Not a Big Fan of Delayed Gratification? Take This: Design of Experiments (DOE)

by admin

Not a Big Fan of Delayed Gratification? Take This: Design of Experiments (DOE)

by admin

by admin

Let’s face it; delayed gratification is almost a thing of the past. Many of us receive our paychecks through direct deposit, order groceries online and have them delivered to the door, and access our favorite shows with a click of a button. Why wait when almost everything is available on demand?

So, if mining historical or observation data makes you feel like you’re waiting on pins and needles, know that there’s a better way to learn and draw conclusions from experiments. Design of Experiments is the key to learning proactively and doing so more effectively.

Design of Experiments: Drawing Conclusions Faster, More Efficiently

So, what is DOE? Simply put, it’s a method for determining the cause and effect between factors in a process and the output of said process. This systematic approach takes conclusions drawn from the understanding of the cause and effect and applies them to the design for better output. It can also be used to design improved products and processes. As processes are improved, the amount of time and money spent on production and development decreases.

While other experimentation methods are painstakingly slow (e.g., the one factor at a time method) or require numerous failures to draw real conclusions (e.g.,trial and error), DOE expedites the process as you can work with multiple variables simultaneously and make decisions at each stage. In other words, if you like getting more things done, faster, DOE is probably for you.  Why wait? Register for NWCPE’s Intro to Design of Experiments (SS505) today.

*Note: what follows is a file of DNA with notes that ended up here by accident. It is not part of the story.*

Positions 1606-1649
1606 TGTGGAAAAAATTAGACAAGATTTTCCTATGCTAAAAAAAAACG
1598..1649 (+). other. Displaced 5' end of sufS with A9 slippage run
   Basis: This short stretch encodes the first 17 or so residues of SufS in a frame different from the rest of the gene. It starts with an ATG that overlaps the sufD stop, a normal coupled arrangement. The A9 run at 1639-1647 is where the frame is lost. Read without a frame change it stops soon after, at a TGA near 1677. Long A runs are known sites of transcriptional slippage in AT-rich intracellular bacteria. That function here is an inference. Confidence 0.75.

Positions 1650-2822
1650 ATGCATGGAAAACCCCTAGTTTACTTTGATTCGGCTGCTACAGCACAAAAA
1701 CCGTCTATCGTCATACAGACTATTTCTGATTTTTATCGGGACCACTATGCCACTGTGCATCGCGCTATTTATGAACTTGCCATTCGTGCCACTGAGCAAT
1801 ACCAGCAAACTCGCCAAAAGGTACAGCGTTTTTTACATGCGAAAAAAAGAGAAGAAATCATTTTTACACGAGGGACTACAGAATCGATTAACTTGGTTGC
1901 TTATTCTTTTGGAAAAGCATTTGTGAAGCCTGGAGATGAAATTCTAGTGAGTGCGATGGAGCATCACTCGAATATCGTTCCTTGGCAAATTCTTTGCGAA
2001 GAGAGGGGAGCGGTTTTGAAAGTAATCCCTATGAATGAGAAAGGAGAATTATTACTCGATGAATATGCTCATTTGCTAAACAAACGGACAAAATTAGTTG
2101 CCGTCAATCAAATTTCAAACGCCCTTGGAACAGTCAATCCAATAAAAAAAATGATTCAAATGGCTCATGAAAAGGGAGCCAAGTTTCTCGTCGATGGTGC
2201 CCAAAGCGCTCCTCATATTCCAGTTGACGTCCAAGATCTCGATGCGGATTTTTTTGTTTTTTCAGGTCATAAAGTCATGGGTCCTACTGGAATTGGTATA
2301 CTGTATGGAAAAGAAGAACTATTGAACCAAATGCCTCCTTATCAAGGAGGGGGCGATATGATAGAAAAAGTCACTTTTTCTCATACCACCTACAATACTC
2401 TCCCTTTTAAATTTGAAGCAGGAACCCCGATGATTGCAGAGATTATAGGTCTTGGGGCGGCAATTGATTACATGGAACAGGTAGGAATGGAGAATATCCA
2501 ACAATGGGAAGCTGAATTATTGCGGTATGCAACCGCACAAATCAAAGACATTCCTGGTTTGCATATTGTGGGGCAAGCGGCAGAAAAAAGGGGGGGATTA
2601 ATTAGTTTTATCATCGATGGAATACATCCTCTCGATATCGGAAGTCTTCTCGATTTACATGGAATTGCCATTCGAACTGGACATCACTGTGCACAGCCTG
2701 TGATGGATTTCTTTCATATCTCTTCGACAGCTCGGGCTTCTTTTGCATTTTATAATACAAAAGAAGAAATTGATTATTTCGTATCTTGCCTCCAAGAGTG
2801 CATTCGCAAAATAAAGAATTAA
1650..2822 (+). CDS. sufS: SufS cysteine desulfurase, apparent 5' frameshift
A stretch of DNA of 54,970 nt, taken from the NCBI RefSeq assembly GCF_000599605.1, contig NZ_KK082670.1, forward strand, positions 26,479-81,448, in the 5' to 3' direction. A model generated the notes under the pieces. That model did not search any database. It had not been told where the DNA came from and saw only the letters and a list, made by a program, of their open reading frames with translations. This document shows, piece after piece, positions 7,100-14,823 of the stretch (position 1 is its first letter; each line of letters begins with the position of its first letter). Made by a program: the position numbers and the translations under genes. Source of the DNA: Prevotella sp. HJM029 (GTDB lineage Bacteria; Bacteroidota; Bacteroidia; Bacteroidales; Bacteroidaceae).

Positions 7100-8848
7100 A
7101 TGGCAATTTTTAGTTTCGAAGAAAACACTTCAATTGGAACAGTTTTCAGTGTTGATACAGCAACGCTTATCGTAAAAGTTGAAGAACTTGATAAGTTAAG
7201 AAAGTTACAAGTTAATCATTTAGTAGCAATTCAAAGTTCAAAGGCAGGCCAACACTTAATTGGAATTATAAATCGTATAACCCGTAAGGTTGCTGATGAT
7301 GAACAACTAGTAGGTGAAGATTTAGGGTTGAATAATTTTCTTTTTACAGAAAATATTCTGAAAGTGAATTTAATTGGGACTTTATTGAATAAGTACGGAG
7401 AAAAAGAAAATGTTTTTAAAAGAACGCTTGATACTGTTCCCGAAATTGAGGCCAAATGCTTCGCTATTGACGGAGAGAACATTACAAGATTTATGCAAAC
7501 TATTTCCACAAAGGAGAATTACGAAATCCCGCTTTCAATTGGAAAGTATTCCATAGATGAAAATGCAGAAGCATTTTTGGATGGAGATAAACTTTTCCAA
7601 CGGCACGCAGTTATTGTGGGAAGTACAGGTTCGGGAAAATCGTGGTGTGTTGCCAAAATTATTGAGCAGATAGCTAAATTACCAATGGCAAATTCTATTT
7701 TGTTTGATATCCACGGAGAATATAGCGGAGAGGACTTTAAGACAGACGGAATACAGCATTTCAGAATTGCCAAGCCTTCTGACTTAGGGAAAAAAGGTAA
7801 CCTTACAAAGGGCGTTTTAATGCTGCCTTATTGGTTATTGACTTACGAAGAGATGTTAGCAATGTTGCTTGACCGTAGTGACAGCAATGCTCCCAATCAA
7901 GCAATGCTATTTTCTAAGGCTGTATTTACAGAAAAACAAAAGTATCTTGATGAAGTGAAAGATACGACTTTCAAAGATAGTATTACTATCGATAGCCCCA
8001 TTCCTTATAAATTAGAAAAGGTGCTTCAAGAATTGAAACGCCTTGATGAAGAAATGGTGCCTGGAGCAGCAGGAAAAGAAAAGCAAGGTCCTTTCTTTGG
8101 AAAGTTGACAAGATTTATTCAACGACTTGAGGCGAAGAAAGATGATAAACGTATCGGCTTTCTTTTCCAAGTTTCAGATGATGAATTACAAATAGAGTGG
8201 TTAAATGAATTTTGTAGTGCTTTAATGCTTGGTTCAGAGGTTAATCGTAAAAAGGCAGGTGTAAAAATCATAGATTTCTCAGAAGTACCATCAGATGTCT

Practitioners analyze the following three factors during DOE to determine how these variations may affect output and ways to manage said variations for optimal output:

  • Uncontrollable input factors or factors that cannot be changed or controlled by the practitioner.
  • Controllable input factors or factors that can be changed during the process.
  • Responses or how you establish the desired output has been achieved.

As you purposely and systematically vary factors to study, you’ll isolate their potential effect on selected process outcomes. It’s not unusual to hear practitioners say, “I’ve been during this for 25 years claims but learned more about my process and what makes it work in the last two days of running a designed experiment that I learned in my first twenty-five years. “ It all comes down to the fact that you not only learn faster with DOE, but also learn better. As you discover the context and condition under the relationship between cause and effect is true, you avoid the trap of assuming what we or a whole industry may assume is a universal truth. The result? You become a regular myth buster.

Already got your feet wet in DOE and ready to dive in further? Sign up NWCPE’s Intermediate Design of Experiments (SS507) to get started!

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